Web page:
In order to determine a mother’s rights in child custody, a court first considers whether the child was born out of wedlock or not. Custody rules that apply to unmarried parents vary depending by jurisdiction.

Child custody is often complicated, but when the parents have a child out of wedlock, establishing parental rights can make the process of establishing child custody even more complicated.

When two people are unmarried and have a child together, by law the custody of the child is automatically awarded to the mother of the child. However, there are options for the biological father of the child to pursue custody.

The biological father of the child can petition the court for child custody rights. As the primary caretaker of the child, the mother has complete authority to make all decisions regarding the child’s welfare, including:

  • The right to decide who sees the child and for how long;
  • The right to decide where the child resides;
  • The right to enroll the child in the school of her choosing;
  • The right to make the child’s medical decisions;
  • The right to receive public benefits for the child; and
  • The right to do anything else a parent with legal custody may decide, such as:
    • Extracurriculars;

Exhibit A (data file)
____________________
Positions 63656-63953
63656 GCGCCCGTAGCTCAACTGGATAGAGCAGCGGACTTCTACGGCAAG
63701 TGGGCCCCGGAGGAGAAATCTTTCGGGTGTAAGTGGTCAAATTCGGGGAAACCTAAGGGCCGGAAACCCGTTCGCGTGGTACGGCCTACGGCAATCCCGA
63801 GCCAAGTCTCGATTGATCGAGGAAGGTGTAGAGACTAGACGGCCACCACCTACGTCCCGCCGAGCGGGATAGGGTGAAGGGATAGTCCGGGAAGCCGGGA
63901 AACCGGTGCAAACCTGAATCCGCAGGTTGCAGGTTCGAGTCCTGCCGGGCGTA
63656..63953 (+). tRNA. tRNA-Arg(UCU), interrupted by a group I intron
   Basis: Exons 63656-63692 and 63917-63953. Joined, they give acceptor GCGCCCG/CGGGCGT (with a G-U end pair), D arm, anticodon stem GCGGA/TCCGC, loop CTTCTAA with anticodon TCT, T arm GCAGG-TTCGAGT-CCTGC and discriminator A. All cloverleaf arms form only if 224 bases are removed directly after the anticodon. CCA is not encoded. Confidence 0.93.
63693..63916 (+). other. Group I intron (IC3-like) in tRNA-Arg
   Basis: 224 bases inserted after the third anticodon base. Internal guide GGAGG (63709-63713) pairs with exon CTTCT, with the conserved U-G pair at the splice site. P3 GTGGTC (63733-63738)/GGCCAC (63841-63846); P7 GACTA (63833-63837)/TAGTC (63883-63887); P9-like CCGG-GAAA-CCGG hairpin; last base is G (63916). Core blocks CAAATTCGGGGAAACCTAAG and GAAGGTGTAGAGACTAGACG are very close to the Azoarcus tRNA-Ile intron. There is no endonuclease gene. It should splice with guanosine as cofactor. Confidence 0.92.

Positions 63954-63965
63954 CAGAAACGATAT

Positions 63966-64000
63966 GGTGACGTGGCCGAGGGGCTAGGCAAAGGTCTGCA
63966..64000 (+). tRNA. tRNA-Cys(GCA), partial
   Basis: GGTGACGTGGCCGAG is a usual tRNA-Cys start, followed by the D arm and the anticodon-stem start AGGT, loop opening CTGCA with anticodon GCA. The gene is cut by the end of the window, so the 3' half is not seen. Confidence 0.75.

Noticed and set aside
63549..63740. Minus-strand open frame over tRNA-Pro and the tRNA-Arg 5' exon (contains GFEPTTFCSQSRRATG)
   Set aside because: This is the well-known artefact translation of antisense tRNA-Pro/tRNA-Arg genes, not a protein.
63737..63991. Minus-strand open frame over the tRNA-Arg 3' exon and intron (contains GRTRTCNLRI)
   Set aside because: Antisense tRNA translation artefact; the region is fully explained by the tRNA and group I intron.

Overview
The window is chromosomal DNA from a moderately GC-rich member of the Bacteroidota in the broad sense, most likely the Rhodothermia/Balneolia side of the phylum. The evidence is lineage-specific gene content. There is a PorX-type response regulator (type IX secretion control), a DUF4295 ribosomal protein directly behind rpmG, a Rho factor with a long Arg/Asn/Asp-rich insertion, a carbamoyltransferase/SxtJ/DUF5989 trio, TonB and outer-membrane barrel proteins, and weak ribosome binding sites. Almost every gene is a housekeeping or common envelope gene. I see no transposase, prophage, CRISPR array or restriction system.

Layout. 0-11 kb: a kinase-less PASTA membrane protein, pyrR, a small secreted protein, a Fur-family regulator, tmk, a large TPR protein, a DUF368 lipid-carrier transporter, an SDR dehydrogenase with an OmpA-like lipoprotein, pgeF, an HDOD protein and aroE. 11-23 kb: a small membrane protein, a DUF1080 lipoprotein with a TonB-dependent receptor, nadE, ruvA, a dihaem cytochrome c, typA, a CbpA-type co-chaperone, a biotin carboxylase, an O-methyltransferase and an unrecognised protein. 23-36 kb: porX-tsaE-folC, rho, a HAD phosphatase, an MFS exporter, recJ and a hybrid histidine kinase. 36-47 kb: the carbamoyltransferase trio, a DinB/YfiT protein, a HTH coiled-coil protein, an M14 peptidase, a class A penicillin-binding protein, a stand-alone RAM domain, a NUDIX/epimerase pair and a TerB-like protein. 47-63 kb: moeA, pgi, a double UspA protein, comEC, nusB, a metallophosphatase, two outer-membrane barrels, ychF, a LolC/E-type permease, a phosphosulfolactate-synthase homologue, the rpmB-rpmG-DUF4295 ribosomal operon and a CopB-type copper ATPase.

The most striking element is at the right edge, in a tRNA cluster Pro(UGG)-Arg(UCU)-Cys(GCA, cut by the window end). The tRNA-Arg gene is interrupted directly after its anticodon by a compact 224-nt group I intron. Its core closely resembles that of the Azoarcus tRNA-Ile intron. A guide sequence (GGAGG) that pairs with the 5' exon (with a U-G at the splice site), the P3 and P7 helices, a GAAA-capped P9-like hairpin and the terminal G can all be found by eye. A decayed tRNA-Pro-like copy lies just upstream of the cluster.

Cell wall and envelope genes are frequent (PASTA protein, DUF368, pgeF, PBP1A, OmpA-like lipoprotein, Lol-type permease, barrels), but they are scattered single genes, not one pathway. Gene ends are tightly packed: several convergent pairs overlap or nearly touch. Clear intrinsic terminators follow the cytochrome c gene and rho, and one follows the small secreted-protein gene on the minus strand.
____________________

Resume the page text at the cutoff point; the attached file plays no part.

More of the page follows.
• Religious affiliation;
    • Travel; and/or
    • Any other important aspects of the child’s life.

However, with advances in same-sex rights, there is a growing number of non-traditional families who have custody issues. In this case, it is possible that the mother’s rights in child custody will include two mothers. One mother could have carried and given birth to the child, and the other could have donated the egg or simply been a supportive partner and parental figure.

As the law in this is not set and clear like it is for heterosexual parents, it is harder to say what is a relevant factor in deciding the custody rights of two mothers. However, fundamentally, the same basic principles will apply and it should not impact the rights of the parents in the situation.

How are a Mother’s Rights Determined for a Child Born to Married Parents?

As for children born to married parents, many courts in the past favored mothers when awarding child custody. However, as gender roles have changed and more women work outside of the home, these past assumptions no longer apply. Today, most custody laws are gender neutral, meaning they do not favor mothers over fathers.

Instead, courts must consider the child’s best interests when awarding custody. However, it is not an easy matter to figure out how to win custody as a mother, but it is good to keep in mind that most courts, even ones in different states, will focus on similar factors when considering a child’s best interests. These factors include:

  • The child’s physical and emotional health;
  • The strength of the parent-child relationship with both parents;
  • The stability of each parent’s home environment;
  • The child’s connection to his or her school and community;
  • The child’s relationship with other family members, such as grandparents;
  • Whether a parent hasn’t paid their child support;
  • Each parent’s ability to provide for the child’s emotional and physical needs;